Amile Wilson 2012-12-27 10:45:32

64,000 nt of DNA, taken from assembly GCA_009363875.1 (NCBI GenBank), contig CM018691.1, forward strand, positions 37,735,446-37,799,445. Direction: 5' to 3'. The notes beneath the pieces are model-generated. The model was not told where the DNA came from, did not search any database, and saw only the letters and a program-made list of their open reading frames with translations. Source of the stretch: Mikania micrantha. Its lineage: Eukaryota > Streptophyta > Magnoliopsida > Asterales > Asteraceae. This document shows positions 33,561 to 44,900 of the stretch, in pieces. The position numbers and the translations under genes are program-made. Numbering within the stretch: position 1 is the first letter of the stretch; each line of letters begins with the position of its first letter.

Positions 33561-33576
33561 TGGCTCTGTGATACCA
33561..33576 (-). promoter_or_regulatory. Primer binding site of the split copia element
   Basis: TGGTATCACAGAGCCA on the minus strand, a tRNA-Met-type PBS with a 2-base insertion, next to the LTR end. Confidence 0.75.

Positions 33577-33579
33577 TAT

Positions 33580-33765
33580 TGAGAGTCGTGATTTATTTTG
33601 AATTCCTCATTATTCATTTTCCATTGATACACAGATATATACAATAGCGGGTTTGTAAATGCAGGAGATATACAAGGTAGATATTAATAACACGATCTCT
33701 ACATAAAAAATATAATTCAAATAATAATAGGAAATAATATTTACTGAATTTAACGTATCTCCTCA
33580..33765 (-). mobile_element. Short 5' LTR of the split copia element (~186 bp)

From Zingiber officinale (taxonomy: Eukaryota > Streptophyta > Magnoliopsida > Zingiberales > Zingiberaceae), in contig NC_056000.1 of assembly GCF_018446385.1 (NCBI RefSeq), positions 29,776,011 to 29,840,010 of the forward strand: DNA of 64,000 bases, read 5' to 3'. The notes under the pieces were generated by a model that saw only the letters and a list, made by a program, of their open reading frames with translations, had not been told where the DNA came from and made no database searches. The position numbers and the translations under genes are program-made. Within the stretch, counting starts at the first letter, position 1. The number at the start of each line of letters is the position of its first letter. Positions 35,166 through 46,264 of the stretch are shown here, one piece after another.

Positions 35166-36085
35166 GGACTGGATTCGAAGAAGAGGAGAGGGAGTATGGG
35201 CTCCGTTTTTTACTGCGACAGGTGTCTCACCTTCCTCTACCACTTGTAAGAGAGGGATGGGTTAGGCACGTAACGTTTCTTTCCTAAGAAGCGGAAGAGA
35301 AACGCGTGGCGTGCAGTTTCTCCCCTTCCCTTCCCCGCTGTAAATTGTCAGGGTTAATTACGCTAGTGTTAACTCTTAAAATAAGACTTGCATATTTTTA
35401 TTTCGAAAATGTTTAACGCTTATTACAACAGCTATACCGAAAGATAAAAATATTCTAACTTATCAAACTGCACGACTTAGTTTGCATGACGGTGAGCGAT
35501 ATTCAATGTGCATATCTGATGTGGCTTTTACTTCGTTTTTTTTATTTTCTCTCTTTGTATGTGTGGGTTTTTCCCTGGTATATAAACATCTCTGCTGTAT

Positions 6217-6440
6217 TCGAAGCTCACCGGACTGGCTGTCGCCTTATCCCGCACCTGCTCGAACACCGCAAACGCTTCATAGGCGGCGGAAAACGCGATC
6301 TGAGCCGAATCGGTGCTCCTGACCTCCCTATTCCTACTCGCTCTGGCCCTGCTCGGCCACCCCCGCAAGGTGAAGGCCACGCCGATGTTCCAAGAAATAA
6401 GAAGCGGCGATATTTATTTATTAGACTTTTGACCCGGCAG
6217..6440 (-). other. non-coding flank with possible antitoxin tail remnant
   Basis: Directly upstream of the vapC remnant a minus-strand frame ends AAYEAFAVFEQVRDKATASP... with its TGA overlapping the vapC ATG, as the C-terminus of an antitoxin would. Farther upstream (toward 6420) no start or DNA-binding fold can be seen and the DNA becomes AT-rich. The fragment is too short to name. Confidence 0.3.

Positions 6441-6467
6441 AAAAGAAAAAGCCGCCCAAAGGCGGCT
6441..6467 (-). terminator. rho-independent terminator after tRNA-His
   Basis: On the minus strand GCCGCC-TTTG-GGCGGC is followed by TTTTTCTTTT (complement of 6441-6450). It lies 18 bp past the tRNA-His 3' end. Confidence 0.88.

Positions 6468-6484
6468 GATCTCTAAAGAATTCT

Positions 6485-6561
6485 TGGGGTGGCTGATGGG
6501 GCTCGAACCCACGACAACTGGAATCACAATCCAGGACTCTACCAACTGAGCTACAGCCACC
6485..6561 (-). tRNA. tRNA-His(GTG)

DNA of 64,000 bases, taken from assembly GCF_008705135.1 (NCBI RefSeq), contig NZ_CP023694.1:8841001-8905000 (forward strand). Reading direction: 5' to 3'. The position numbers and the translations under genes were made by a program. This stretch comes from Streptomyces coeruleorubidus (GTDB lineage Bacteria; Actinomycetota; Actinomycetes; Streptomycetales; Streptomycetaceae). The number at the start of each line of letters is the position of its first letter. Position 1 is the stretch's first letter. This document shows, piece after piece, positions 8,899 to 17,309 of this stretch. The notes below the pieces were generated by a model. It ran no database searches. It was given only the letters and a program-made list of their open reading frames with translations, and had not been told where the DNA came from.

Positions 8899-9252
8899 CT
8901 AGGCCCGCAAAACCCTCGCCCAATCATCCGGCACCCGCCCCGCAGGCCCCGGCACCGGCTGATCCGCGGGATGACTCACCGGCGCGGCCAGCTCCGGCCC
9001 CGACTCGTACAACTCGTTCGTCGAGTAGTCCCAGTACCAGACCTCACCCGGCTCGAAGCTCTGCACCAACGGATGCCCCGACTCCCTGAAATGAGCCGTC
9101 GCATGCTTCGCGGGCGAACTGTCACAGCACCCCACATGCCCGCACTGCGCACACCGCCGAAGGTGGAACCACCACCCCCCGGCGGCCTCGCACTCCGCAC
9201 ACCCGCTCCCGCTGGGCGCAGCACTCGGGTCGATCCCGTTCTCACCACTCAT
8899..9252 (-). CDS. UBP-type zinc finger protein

Ron Brown Brown and Theis The calm and collected voice of Judge Ron Brown has a reassuring tone to it – just the sound a client needs to hear when recovering from a work related injury. From 1994 till 2012, the people hearing that voice knew that Judge Brown would preside fairly over their workers’ comp cases in Nebraska; but as of August of this year, injury victims can hear that voice as their own counselor instead of as the adjudicator. After nearly 20 years presiding, Ron Brown has returned to private practice and joined the law firm of Brown & Theis, LLP, where he, his son Aaron Brown and son-in-law Colin Theis round out the team of advocates. In addition to his judicial service, Brown has extensive experience in private practice, spending 17 years in practice before accepting the court appointment. “I loved serving on the Court,” Brown says. “I wouldn’t trade that experience. And I got to serve with some great people. But the trial process had become routine. I come into my office now and I don’t know what’s going to happen!” While the move may have been a significant life change, it was geographically fairly simple. The small but well respected firm specializing in workers’ comp claims is conveniently located across the street from Brown’s former judicial office. The return to private practice was about more than just finding more excitement in his work – the desire to practice alongside his son had been a desire of his for some time. “We had discussed the idea of practicing together all through Aaron’s college and law school,” Brown says. “I’m 60 now, and I knew this was something I had better do. I didn’t want to put it off and end up looking back and wishing I’d done it.” Brown’s career as a lawyer started in 1977 after his graduation from Creighton University School of Law, but the passion that drives him predates his time at Creighton. When he entered undergraduate at Dana College, Brown majored in history with plans on becoming a teacher and wrestling coach. By his junior year, Brown was reconsidering his career choice. “Dr. Neil Johnson encouraged me to look into law school,” Brown explains. “I still don’t know what he saw in me that made him think law school was a good option, but I started to investigate.” Brown may not know what made others think law was a good career choice for him, but he certainly understands what drove him into work related accidents. “When I was in my 20’s I had a real underdog mentality,” he explains. “I wanted to help individuals when they got hurt. When it’s an employee against a large business and their even larger insurance company, it’s not fair. I like representing those people and making sure they get a fair shake.” After spending his first few years in a broader general practice, Brown soon found greater satisfaction representing individuals injured at work. “The more I did it, the more I liked it,” he says. One such case was an early client – an employee of the Streets Department for the City of Omaha. After suffering a serious back injury and undergoing surgery several times, it became obvious that the man would never be able to return to work handling heavy concrete. “The City Attorney and I agreed to have him undergo a psychological evaluation to help the process of training him for a new job,” Brown says. “His IQ tested at 70 – borderline mental retardation. His reading was only at a second grade level and the psychologist basically said he couldn’t be retrained.” Beyond serving just as a legal counsel, Brown became the man’s de facto guardian, handling his mortgage payments and other business matters and seeing him several times a month. “I’m not sure what would have become of him without me taking a personal interest in his case,” Brown says. “That was in the early 1980’s and really got me interested in workers’ compensation cases.” Even prior to that experience, Brown had always viewed law as a noble profession designed to help people. “My parents had a family friend who was one of the only lawyers in the town,” he says. “He helped my grandparents and a lot of other farmers with land sales. My parents and grandparents both spoke highly of him and respected him. That influenced my childhood.” Even in his volunteer service, Brown searches for opportunities for personal involvement in helping people. He currently volunteers as a mentor with Tom Osborne’s TeamMates. Each week, Brown takes time out of his schedule to personally meet with and mentor a high school student classified as “at risk” – encouraging them to make positive life choices. “I was attracted by the one-on-one connection to a student,” he says. “We talk about what it takes to succeed. He’s a smart kid and has potential. My job is to help get him through high school.” That one-on-one connection applies to all the clients at Brown & Theis. “The law firm discussed from the start that we didn’t want to be a high volume firm,” Brown says. “We don’t want to represent the maximum number of clients and close cases as fast as possible. We’d rather take the time to get the best and maximum outcome for our clients.” In addition to passion and personal investment, the years on the bench have helped Ron Brown develop a style of practice that makes his clients feel as though their case has been heard while focusing the judge’s attention to the important issues. “Lawyers get distracted by minutia,” he explains. “As a judge, you don’t want to have to referee every possible dispute within a case. It’s important to identify the critical issues in a case early on and collect evidence regarding those. Focus on the two or three important issues of a case and don’t get distracted by facts that have zero relevance to the case as a whole.” “After a few years on the bench you learn how important that day in court is to both sides,” Brown adds. “This is the most important thing in your client’s life right now. They’re hurting, they can’t work, and the bills keep piling up. The client has to trust that you’ll take good care of them.” Ron and his team make sure to build that trust by explaining every step of the process to their clients in ways that the client can understand. Outside of his law practice, the title “judge” isn’t nearly as important as the title “grandfather.” He and his wife Debra are the proud grandparents of five boys, four of which live in Omaha. The oldest of the grandsons are both eight years old and love overnight camping trips with Grandpa. The new career allows Brown greater opportunity to balance life and family and though summer camping trips with the grandsons are always on his mind, retirement never is. “My dad worked till he was 80,” says Brown. “If I retire when I’m 70 he’d call me a quitter.” With more than 35 years of legal experience under his belt, Brown is happy to be back in private practice and able to represent client needs.